Initially, they planned to stay in Chiapas, but the people threatening them found them there, and they had to flee farther north.
They crossed illegally into the U.S. after reaching Mexicali and surrendered themselves to Border Patrol to ask for asylum, she said. They had planned to go stay with her father, who is here on a visa and living in Alabama.
Her other brother fled Honduras about a year ago and has been living with their father while he waits for his court case.
When the group reached the bus station in Tijuana, Maria Lourdes Arias, a volunteer with Families Belong Together, was waiting to greet them.
All 14 asylum-seekers piled into Arias's van, and she drove them to the hotel in Zona Centro. None of the asylum-seekers had ever been to Tijuana.
"I've heard Tijuana is dangerous," said the one father in the group, who was traveling with his 7-year-old daughter.
Like any other city, Arias responded, there are dangerous parts and parts that are fine.
She took them to eat and told them to relax the rest of the day. They would visit attorneys with Al Otro Lado, a legal services organization that supports migrants in Tijuana, the next day to learn what to expect in court.
On Thursday, she said, they would take an Uber to the border to present for their hearings.
When they arrived around 8 a.m. on Thursday, an official at the port of entry told K that there had been a mistake. Her name wasn't on the list of people to let into court. She would have to come back again in a few weeks.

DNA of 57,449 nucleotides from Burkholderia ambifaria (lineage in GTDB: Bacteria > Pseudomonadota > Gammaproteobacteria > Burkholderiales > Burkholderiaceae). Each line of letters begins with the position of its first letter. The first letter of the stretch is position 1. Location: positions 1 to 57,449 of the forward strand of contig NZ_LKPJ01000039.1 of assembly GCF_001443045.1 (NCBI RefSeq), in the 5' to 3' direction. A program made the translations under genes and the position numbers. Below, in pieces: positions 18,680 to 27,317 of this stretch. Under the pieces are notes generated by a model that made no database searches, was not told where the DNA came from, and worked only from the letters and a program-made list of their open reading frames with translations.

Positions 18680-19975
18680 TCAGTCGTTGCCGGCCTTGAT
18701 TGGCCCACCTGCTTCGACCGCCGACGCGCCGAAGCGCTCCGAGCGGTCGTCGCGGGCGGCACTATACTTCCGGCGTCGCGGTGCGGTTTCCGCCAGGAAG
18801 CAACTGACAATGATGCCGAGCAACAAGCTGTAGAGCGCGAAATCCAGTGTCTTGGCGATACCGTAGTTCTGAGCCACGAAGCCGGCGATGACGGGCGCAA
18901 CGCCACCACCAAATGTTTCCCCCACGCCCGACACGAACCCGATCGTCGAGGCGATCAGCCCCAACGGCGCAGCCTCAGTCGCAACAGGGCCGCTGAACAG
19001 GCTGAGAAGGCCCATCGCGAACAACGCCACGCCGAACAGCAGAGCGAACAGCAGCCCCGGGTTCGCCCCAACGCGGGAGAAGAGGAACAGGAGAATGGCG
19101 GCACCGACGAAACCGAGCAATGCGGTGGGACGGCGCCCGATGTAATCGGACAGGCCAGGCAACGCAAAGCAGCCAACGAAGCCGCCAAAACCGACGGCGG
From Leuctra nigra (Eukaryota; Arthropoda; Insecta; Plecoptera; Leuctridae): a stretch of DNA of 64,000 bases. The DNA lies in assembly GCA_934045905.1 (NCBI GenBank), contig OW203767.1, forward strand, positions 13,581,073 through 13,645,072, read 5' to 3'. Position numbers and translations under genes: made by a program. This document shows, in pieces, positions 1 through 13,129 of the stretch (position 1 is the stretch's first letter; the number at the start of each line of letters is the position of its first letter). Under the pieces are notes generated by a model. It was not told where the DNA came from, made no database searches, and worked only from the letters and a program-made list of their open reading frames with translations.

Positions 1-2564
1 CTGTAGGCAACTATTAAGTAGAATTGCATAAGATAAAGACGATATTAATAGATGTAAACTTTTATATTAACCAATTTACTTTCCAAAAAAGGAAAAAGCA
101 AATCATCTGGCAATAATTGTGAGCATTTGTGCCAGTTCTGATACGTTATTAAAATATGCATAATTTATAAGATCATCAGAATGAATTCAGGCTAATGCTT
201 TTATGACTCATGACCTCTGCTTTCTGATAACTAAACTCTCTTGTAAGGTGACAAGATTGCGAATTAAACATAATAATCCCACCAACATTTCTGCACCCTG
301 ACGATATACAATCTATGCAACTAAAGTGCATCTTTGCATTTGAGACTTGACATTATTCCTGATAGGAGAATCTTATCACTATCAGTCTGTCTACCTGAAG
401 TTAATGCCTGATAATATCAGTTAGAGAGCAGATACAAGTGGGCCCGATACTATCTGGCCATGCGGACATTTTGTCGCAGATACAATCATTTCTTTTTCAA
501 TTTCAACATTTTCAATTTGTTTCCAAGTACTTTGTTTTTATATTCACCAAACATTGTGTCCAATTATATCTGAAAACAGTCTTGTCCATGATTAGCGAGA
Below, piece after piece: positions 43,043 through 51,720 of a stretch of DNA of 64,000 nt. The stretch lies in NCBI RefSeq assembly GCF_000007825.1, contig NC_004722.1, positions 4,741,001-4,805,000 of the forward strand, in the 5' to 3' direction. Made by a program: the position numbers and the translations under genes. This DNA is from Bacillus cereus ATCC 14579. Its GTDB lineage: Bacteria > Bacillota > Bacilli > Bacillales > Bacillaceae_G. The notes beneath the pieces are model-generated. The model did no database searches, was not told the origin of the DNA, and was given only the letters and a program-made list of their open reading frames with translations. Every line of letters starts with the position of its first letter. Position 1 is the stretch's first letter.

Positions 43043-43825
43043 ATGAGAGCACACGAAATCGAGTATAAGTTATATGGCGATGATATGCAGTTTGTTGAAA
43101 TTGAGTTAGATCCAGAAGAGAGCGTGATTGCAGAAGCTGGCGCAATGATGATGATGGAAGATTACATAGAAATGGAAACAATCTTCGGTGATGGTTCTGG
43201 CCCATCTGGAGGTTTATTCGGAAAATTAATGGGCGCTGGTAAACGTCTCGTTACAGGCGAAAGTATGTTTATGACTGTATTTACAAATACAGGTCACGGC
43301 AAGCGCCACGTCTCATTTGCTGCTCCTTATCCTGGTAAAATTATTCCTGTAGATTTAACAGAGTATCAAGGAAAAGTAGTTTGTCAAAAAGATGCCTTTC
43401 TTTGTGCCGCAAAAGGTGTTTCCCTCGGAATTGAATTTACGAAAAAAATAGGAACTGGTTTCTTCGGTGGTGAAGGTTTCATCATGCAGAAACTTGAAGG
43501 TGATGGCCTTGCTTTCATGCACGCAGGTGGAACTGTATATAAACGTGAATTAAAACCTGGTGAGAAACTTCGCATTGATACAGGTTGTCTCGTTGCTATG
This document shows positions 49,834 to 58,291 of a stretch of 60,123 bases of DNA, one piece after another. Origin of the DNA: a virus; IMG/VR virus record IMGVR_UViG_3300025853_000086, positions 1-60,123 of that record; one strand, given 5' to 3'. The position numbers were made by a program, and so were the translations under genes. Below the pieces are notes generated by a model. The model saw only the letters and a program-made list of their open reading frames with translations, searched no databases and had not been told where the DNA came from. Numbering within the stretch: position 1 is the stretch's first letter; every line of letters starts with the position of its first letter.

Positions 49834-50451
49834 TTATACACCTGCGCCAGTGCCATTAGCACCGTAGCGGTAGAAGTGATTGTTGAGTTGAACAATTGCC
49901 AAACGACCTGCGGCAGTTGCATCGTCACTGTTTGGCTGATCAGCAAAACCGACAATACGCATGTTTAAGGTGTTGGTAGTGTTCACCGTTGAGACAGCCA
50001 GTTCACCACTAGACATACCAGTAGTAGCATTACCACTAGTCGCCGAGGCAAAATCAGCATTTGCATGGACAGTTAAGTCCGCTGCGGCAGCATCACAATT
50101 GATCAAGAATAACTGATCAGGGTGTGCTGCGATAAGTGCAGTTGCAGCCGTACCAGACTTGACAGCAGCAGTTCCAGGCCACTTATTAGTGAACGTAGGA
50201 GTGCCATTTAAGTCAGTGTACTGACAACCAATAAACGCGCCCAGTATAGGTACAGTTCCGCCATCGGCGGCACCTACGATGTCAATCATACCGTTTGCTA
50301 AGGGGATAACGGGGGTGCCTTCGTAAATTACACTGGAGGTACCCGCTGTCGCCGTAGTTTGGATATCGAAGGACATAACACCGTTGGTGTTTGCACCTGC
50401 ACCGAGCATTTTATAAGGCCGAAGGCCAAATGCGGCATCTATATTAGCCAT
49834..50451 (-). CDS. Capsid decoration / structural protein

She found her own way back to her partner in Mexicali while the rest, escorted by Immigration and Customs Enforcement officers, rode a government bus to downtown San Diego.
They were among nearly 100 returnees who had court in San Diego that day, according to a court official. Three judges were scheduled to hear cases.
Judge Jesus Clemente heard all of the Calexico cases on Thursday, his first day of MPP hearings.
Instead of calling each case to come before him to speak individually, he spent most of the 45 minutes that the asylum-seekers were present before him addressing them as a group.
"This is very complicated," Clemente told them. "I'm going to try to get through this as quickly as I can so you can take care of your children."
The room already murmured with the babble and cries of the youngest there.
He explained that the Department of Homeland Security had failed to file required documents in many of their cases, meaning that they couldn't start the process that day.
He called the cases of the eight people whose paperwork had been correctly filed. He asked them to say their full names and whether they wanted to fight their cases. Then he scheduled for them to come back in July and sent them out to the lobby.
The rest, including the 11 whose trips had been paid by Border Kindness and Families Belong Together, would have to return in June. Their court cases had not yet officially begun.
Before sending them out to join their fellow asylum-seekers, Clemente said he wanted to offer them some advice. Get a lawyer, he emphasized, if you can find one.
"I don't know how you're going to do this in Mexico to be honest with you," he said. "You're really in a very tough situation."
Meanwhile, Families Belong Together and Border Kindness are trying to figure out what to do with asylum-seekers once they're sent back to Mexico from their court hearings. Should they stay in Tijuana since they have to be back there in a month or two? Should they go back to Mexicali where they at least know a little bit of the city?
Either way, Overton said, the already-packed shelters in both cities will soon be so overburdened that returnees will have no place to go. The same day the group of 14 left Mexicali, 74 more were returned for the first time to wait.
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